IN THE NEWS: Another Botched Launch

Grand Theft Auto: The Trilogy Definitive Edition was released this week with loads of bugs.

I love the gaming industry. Video gaming is one of my favorite hobbies and something that brings me tons of glee. What I feel is what I want other gamers to feel when they play their games. But there is a destructive habit in the gaming industry that came about when publishers gained the ability to patch games after launch. This isn’t something that all publishers are guilty of, but it seems as if some of gaming’s biggest publishers are relying on that fact as their excuse to release games in a terrible state. They reason that it can just be patched. Releasing highly anticipated games that are riddled with bugs and flaws has become normalized and it doesn’t seem to be going away anytime soon. The latest victim was the recent release of Grand Theft Auto: The Trilogy Definitive Edition two days ago. 

Many photos and videos are being posted by social media users as they have a field day with Rockstar Games’ latest release for all the wrong reasons. Look at the character’s arms in the photo above. Video game media websites such as Den of Geek have chronicled the embarrassing bugs that gamers have been posting on the internet. The PC version of the GTA remastered trilogy was taken down from the Rockstar Games store. My heart goes out to the people who pre-ordered the game in good faith in hopes that the final product would be a reward for their investment. But that wasn’t the case here and it isn’t the case in too many instances. How did we get to the place in the gaming industry where this is acceptable? And if the terrible launch of Cyberpunk 2077 wasn’t enough for other publishers to make sure their games receive the proper quality assurance, then what will make them accountable?

I understand the excitement of pre-ordering a game and believing that the development and publishing process will justify the investment. Many gamers go in with the notion that the gaming companies will do right by them, particularly when they are willing to pay early. But we as consumers in the gaming community must utilize a bit more caution. After being a part of the Cyberpunk 2077 debacle last year, I’ve opted to be much more selective in pre-ordering games. I will do so only if the developers and publishers involved with the game have shown a track record of putting out quality products at launch, are willing to have consistent and transparent communication with their customers, and show off their game like something they are proud of. A good example of this is Bandai Namco with their releases of Scarlet Nexus and Tales of Arise this year. The company showcased the games openly throughout development and even allowed players to download free demos of both games to play well before the game was released. These were two games I pre-ordered this year. The final products more than delivered.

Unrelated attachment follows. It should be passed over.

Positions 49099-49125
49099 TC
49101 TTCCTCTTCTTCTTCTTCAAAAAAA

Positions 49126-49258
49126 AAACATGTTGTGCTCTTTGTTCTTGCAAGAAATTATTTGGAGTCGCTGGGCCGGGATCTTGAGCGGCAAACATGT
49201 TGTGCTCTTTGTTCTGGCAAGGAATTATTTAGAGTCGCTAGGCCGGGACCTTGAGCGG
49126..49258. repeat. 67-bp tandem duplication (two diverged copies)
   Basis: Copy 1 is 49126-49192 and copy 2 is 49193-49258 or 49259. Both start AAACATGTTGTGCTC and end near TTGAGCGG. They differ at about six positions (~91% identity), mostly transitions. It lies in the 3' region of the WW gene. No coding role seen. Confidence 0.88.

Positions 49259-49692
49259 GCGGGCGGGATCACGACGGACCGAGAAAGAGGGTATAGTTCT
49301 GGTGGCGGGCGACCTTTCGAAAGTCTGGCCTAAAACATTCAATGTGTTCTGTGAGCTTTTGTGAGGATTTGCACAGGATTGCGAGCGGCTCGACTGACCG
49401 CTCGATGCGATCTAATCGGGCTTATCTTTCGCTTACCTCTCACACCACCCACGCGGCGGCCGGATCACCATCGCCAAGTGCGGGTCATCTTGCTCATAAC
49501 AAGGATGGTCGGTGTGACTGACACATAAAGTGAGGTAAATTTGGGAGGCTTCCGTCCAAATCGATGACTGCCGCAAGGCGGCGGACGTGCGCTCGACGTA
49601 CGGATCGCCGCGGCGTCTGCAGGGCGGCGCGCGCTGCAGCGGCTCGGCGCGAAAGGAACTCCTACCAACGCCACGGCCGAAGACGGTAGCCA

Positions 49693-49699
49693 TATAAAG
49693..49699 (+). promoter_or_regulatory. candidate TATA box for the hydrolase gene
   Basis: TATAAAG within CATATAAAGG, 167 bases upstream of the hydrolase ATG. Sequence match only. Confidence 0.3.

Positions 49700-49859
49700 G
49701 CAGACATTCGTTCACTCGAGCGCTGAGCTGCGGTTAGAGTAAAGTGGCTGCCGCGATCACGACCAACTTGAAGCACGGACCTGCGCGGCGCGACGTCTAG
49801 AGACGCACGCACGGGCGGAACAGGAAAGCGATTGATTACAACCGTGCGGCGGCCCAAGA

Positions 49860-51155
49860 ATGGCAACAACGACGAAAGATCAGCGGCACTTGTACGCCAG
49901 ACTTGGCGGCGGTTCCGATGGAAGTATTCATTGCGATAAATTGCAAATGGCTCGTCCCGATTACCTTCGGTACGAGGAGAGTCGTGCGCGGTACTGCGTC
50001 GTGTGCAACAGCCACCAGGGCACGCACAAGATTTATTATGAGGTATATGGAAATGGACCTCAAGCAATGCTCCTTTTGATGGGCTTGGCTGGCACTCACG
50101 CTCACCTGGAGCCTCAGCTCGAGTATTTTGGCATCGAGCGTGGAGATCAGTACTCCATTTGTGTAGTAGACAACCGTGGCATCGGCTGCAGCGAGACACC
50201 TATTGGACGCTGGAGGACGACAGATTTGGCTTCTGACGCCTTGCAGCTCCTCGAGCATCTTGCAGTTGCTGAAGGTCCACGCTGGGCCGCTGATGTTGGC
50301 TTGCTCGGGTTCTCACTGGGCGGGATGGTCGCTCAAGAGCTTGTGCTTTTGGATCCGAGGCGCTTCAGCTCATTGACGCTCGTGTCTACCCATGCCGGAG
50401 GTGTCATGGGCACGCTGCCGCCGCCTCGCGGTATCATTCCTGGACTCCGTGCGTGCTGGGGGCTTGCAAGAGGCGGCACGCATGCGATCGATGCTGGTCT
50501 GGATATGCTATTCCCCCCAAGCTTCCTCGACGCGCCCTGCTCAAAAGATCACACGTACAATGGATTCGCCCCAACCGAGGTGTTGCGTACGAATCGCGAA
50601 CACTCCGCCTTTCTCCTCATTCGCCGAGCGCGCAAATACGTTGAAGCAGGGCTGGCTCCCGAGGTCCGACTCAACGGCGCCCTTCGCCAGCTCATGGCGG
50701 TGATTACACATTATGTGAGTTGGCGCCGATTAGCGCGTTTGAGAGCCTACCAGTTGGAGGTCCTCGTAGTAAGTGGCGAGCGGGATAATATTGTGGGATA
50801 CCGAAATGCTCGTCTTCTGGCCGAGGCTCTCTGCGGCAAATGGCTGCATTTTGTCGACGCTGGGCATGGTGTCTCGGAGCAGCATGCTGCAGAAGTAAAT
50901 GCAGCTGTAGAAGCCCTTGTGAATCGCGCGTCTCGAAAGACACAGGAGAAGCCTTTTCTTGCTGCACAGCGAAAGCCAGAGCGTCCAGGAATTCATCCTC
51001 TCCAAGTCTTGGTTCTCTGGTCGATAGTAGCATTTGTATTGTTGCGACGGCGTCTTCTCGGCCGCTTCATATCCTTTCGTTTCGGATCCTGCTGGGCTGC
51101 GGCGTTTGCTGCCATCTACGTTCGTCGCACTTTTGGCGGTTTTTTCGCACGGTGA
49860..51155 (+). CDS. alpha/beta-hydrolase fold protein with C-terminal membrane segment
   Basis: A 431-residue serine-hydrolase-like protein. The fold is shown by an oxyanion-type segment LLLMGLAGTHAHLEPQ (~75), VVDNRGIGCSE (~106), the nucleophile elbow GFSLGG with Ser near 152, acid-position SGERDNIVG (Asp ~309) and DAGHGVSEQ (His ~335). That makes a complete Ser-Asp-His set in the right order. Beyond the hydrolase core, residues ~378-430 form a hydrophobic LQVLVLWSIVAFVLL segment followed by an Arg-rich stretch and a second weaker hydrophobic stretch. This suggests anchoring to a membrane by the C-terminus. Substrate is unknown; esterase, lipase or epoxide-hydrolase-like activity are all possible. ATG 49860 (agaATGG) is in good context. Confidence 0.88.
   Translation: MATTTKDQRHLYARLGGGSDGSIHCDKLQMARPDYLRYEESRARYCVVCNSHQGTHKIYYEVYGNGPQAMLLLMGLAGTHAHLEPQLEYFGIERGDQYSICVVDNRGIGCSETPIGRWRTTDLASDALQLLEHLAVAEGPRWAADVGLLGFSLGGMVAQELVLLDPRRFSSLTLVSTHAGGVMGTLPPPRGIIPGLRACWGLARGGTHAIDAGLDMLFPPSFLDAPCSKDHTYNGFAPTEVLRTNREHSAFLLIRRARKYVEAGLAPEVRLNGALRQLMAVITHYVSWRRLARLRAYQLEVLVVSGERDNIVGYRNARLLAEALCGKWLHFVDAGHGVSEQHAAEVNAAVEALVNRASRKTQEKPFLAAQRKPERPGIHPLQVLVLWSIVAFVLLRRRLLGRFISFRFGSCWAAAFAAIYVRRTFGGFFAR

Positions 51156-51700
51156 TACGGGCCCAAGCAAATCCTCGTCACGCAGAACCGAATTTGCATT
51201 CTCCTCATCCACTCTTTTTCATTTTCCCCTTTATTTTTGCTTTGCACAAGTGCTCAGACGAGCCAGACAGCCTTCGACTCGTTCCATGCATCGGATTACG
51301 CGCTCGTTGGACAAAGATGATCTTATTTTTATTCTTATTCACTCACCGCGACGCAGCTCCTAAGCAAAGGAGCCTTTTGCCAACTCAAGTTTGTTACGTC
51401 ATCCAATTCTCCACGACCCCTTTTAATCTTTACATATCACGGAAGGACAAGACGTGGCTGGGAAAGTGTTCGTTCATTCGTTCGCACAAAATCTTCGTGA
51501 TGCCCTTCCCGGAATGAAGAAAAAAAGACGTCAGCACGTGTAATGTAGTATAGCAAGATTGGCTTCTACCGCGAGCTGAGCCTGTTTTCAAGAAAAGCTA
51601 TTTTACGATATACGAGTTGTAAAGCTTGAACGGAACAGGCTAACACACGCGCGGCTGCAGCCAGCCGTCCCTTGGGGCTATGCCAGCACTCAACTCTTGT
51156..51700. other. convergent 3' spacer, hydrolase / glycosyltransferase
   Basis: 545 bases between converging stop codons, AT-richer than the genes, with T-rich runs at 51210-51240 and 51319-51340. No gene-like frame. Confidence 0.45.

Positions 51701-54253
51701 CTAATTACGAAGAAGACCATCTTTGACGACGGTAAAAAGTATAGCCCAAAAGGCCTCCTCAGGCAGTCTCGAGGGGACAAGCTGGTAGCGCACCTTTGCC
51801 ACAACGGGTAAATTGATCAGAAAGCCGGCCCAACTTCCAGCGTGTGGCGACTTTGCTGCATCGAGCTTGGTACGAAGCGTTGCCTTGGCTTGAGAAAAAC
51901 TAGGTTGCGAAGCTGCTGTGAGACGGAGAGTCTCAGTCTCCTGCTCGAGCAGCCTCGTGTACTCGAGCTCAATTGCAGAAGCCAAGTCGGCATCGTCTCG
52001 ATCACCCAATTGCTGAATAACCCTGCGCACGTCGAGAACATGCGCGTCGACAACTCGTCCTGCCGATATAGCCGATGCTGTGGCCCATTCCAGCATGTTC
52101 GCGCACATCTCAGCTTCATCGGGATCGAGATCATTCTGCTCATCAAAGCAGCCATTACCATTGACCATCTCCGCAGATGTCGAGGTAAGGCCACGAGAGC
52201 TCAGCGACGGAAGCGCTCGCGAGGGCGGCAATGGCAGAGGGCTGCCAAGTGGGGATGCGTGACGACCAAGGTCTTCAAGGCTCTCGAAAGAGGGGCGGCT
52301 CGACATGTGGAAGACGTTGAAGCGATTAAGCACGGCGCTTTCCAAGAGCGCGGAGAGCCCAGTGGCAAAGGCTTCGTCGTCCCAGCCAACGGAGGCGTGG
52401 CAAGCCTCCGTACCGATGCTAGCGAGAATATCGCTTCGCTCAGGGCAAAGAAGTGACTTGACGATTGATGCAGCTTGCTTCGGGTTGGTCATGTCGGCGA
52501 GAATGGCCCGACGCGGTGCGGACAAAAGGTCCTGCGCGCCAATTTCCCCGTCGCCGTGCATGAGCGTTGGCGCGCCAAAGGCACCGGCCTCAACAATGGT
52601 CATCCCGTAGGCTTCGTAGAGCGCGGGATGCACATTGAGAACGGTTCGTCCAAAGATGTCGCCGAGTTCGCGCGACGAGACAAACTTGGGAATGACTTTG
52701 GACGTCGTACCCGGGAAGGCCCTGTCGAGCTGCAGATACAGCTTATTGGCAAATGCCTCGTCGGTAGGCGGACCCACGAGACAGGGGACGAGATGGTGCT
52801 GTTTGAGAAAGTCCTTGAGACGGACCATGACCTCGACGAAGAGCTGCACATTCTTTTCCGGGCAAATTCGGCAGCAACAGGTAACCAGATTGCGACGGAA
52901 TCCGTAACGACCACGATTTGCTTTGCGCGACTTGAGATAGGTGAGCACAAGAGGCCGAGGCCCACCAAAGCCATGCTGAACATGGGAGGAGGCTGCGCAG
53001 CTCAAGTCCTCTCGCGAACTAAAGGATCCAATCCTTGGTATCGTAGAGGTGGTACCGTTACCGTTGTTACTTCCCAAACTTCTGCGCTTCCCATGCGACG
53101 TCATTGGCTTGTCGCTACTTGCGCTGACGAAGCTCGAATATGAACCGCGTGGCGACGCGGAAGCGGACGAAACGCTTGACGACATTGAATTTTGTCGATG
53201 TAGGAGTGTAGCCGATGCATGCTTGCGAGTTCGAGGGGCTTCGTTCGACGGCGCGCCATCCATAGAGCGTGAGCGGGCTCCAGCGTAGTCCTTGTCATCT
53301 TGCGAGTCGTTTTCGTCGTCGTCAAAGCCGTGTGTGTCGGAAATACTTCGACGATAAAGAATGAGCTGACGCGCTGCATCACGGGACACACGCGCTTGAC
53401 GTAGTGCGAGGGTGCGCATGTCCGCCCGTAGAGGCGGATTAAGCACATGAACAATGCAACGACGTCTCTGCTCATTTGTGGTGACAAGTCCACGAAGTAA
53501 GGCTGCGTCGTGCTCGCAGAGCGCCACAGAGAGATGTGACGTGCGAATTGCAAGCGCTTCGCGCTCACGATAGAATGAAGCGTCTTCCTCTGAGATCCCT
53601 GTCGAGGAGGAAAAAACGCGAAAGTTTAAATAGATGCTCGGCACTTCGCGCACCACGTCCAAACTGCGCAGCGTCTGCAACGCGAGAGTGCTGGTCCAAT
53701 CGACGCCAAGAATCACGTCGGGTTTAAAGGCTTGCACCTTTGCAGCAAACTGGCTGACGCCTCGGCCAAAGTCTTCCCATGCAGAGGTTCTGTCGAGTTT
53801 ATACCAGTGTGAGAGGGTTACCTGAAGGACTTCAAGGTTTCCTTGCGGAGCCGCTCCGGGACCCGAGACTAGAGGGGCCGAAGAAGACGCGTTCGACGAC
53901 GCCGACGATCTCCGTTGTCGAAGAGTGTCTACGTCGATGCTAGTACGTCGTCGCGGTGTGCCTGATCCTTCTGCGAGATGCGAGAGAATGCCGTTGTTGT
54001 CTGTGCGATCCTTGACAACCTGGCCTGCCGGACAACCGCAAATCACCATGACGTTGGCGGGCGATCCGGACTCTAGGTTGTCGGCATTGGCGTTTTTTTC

The only preview Rockstar Games provided for Grand Theft Auto: The Trilogy Definitive Edition was in the form of a one-minute trailer.

With the remastered GTA trilogy, there was little to no information on the game. All that existed was a short trailer that showcased some of the graphical differences. There was nothing featuring actual gameplay or a discussion of the differences between the remastered trilogy and the original games. This type of marketing where it seems like developers and publishers are hiding something is always a red flag to me. Sure enough, the game came out and was infested with bugs while missing a lot of the content from the original games. Beloved music tracks were missing. Missions were broken to the point where they had to be restarted. This was a game sold for full-price and allowed to reach the market when it should have been delayed.

It is unfortunate, but we have to put these gaming companies to the test as consumers. They will put out their products, but we must not be quick to open our wallets until we have seen the product for ourselves and know that it is good. It’s like the movies when there is an exchange between two criminal groups and one side opens the briefcase to make sure all the money is there and accounted for while the other side opens the other briefcase to make sure the product is legit. When both sides are satisfied, they then walk away back to their respective vehicles and drive away from the scene. When it comes to the exchange of goods and services, we should have the same approach so we ensure we get what we want out of the deal as well.

Things like this are very disappointing because it shows a lack of regard for the consumers. And it’s way too commonplace in gaming today. But the only way it is going to change is if we speak loudest with our wallets and deny them the benefit of our patronage until they have consistently shown us, as their customers, that they care enough to release the best products possible. Otherwise, it will just be business as usual for them.

-LandoRigs (TVGA)


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